France’s Commercial Property Market sees Weaker Performance in Second Quarter
After a first quarter that saw a 27% jump in demand year-on-year, France’s commercial property market has had the wind taken out of its sails in the second.
Immostat‘s figures for the French commercial property market in Q2 have disappointed onlookers. In April, May and June, 16% less office, warehouse and retail space was bought or sold than in the same period last year, a figure some commentators have called ‘catastrophic‘.
The strength of the first quarter still means that 2017 has seen a higher demand for commercial property than by this point in 2016. A total of 1,164,600 m2 of commercial property has been leased or sold this year, 4% higher than 2016’s figure.
But investment into the Ile-de-France region has fallen in both quarters: 5 billion euros in Q1 2017, 27% less than Q1 2017; and 2.5 billion euros in Q2 2017, 48% less than Q2 2016.
Warehouses have fared particularly badly. The amount leased or sold in the capital has grown this year, by 2% compared with 2016. But the nationwide figure is 26% lower than 2016, significantly worse than the overall change of +4% when offices and retail space are taken into account. This could be seen as a microcosm of a wider long-term switch from industry to services.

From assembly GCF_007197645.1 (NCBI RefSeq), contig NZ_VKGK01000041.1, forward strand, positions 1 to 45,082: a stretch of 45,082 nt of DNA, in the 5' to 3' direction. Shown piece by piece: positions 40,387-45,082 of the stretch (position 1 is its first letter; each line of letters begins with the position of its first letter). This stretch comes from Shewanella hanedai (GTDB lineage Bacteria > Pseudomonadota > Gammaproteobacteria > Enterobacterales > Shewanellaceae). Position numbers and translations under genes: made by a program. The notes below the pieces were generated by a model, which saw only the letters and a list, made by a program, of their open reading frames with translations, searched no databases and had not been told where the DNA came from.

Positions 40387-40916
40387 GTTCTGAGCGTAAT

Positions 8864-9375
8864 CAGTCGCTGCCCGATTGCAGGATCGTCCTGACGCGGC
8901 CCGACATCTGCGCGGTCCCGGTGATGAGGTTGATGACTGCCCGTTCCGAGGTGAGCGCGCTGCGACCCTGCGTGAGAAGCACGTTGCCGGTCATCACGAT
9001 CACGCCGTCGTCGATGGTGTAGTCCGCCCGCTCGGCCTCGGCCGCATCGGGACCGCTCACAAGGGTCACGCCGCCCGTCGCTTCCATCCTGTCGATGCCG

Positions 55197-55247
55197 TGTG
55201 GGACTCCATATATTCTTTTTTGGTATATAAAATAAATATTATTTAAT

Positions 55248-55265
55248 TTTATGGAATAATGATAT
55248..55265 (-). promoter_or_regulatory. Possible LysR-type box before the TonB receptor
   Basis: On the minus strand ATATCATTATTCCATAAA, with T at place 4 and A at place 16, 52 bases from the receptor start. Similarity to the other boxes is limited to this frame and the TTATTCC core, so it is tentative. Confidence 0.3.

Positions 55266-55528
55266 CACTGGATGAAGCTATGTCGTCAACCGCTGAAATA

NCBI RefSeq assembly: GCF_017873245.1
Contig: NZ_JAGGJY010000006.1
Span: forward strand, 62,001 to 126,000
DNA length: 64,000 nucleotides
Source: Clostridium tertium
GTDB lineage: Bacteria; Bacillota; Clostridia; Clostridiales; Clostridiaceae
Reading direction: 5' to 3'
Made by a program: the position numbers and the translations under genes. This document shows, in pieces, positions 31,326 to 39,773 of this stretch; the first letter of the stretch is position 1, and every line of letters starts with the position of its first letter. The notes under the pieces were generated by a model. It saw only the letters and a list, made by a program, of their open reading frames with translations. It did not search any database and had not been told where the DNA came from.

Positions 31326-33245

One explanation for the poor performance in the second quarter is an increase in office rents. For new-build offices, this has remained stable at €367 per m2 per year. But for existing office space, this has increased by 3% in the last 12 months, now at €358/m2/year.
But in some separate good news – and somewhat paradoxically considering these figures – the number of company insolvencies fell year-on-year in the first quarter of 2017 at a rate never seen before. A study found there were 12,925 in the first quarter, 7.8% fewer than last year. What’s more, that fall was even stronger in the construction sector, with 16.8% fewer insolvencies year-on-year: 2017 breaking construction records for new-build homes has certainly helped with this.
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